As expected from their roles as indicators of peri-implantitis,15 we observed a significant relationship between PPD and BL, which implied that PPD is a good predictor for peri-implant BL. A 2-year longitudinal study16 found that the probing attachment level and radiographic parameters together serve as a good predictor of peri-implant tissue status. In contrast, previous long-term evaluations11,17 found no relationship between the clinical parameters and BL by radiography. A 5-year study by Weber et al18 found a very low rate of correlation between individual clinical parameters and radiographically measured BL, suggesting that these parameters are of limited clinical value in assessing peri-implant BL.
The BOP, PPD, and BL values differed between the different systems, perhaps because of differences in the experience of the surgeons or the surgical procedure used. Melo et al19 found no survival differences among implants placed by surgeons with differing education levels. In the present study, 3 surgeons with 5 years of surgical experience performed all surgical procedures. Although submerged placement of the implant fixture during the healing period was long considered to be a prerequisite for osseointegration, Schroeder et al confirmed the predictability of the nonsubmerged fixure.20,21 Recent investigations in partially edentulous patients have revealed no difference in success between submerged and nonsubmerged implants.22–24 In the present study, favorable results were obtained with both submerged and nonsubmerged implants.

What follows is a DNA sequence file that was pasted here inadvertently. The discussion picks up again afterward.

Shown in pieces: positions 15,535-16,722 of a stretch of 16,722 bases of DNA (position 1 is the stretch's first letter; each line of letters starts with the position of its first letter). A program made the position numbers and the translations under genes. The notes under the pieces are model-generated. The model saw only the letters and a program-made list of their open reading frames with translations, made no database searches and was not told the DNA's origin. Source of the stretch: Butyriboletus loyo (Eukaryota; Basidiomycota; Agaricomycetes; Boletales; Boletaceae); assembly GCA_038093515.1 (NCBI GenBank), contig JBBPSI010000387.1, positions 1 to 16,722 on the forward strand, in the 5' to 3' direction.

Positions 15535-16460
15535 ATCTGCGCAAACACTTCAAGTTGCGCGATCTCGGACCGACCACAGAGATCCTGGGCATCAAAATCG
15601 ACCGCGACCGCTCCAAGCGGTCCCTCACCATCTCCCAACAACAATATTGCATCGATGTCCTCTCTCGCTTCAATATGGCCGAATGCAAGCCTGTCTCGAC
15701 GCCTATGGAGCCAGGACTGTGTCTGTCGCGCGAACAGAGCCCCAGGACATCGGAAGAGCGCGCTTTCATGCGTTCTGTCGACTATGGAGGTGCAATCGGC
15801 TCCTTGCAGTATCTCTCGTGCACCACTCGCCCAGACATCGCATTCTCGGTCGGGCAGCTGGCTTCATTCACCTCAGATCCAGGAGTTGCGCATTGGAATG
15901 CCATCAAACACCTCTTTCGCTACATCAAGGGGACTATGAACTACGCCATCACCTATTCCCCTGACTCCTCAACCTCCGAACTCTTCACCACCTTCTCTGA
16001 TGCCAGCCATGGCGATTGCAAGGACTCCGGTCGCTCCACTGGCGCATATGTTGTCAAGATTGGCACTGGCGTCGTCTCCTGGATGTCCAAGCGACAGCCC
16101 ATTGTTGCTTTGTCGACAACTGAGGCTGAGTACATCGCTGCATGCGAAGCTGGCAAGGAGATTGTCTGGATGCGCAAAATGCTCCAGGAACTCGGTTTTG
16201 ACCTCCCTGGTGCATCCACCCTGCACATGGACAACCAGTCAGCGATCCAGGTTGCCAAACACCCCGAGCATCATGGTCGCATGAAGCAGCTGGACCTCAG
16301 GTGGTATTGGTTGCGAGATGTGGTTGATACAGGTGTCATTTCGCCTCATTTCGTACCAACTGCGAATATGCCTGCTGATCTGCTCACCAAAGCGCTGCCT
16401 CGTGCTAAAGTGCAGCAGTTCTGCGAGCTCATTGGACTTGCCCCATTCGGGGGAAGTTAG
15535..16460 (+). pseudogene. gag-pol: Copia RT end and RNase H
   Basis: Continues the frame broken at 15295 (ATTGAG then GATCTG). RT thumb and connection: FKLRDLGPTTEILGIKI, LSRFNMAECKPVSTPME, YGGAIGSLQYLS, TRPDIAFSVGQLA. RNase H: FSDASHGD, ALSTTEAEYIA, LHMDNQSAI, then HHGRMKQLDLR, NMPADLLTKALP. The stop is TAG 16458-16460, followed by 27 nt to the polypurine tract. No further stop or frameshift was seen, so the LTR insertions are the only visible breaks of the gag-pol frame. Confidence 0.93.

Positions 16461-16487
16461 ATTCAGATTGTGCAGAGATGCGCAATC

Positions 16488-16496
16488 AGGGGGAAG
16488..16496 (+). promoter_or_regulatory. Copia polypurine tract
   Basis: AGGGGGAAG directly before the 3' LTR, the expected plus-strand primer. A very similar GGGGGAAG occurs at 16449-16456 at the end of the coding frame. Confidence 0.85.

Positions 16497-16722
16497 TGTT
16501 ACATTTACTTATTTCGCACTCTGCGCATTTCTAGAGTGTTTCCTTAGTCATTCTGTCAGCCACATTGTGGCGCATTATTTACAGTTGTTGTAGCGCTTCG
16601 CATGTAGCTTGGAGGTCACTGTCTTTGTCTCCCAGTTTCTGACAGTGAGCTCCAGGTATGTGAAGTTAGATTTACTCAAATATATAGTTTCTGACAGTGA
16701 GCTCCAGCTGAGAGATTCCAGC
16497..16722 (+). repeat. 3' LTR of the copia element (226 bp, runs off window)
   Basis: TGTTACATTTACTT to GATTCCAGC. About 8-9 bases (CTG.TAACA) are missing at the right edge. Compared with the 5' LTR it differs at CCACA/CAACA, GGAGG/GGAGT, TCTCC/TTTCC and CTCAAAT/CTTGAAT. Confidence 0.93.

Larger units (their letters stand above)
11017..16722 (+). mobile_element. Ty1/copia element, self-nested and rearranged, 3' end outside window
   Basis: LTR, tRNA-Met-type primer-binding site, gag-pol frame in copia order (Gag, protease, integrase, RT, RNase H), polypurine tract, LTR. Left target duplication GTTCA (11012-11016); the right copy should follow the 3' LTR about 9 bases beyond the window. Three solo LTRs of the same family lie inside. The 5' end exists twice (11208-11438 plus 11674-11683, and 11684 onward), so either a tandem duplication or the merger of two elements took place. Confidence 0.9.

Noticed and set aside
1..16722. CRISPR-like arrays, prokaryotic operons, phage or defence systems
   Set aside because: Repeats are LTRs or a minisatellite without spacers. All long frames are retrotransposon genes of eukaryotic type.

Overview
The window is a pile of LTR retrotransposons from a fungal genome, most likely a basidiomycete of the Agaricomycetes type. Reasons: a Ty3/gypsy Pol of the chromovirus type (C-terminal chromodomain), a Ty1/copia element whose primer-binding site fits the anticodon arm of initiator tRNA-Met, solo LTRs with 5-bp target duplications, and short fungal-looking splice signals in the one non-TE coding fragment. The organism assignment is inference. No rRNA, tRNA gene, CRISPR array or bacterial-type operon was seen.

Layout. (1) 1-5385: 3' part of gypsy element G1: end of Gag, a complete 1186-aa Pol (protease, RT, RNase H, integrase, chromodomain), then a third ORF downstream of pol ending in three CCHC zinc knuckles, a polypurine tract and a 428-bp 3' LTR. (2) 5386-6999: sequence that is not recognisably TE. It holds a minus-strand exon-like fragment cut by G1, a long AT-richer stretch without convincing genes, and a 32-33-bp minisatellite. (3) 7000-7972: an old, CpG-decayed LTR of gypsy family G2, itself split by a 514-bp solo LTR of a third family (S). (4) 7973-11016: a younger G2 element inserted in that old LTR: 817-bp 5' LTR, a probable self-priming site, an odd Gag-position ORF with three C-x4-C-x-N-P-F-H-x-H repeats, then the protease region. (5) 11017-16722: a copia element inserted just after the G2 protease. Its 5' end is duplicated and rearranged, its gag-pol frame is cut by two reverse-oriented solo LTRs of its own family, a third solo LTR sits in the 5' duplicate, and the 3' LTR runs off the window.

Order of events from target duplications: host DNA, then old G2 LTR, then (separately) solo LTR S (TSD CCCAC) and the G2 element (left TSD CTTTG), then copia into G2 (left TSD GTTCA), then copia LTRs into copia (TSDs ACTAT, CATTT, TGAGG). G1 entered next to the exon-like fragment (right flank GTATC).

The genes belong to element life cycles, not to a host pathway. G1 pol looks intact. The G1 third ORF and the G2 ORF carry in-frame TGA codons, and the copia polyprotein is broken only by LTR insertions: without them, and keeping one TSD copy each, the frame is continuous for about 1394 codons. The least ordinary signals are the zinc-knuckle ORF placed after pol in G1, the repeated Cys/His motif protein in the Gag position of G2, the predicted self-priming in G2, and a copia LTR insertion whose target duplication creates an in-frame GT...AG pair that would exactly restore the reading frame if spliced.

Maximal and minimal BL and PPD values were seen in the anterior and premolar regions, respectively (Figures 4 and 5). Surgeons typically hide the metal collar of a prosthesis or implant by deeply inserting the collar into the anterior region. This increases future PPD measurements; on the other hand, the anterior area also permits easier dental hygiene. Thus, the BOP index was smaller in the anterior region than in other areas (Figure 6). The mean value of PPD in the mandible was more than in the maxilla, but this difference was not significant (Table 6). Surgeons try to insert implants deeply in the anterior mandible to prevent thread exposure on the buccal or lingual sides as a results of a narrow ridge in this area. A significant relationship was also seen between the effect of location and time on PPD. No association was found between the implant length and peri-implant BL (Table 7). Previous studies have shown that shorter or wider implants, implants supporting a fixed prosthesis, and implants in smokers are associated with greater BL.25 Indeed, implant length is reported to be the most significant factor in dental implant maintanence.26 When used appropriately, implants of 6 to 9 mm in length have a cumulative survival under function comparable with longer implants.27 Within the limits of their study design and observation period, Romeo et al found that implant size did not compromise the effectiveness of implant therapy.28 Because of anatomical limitations, posterior-placed implants are often shorter than those inserted in the anterior regions and thus are associated with a poorer success rate in both the mandible and maxilla.29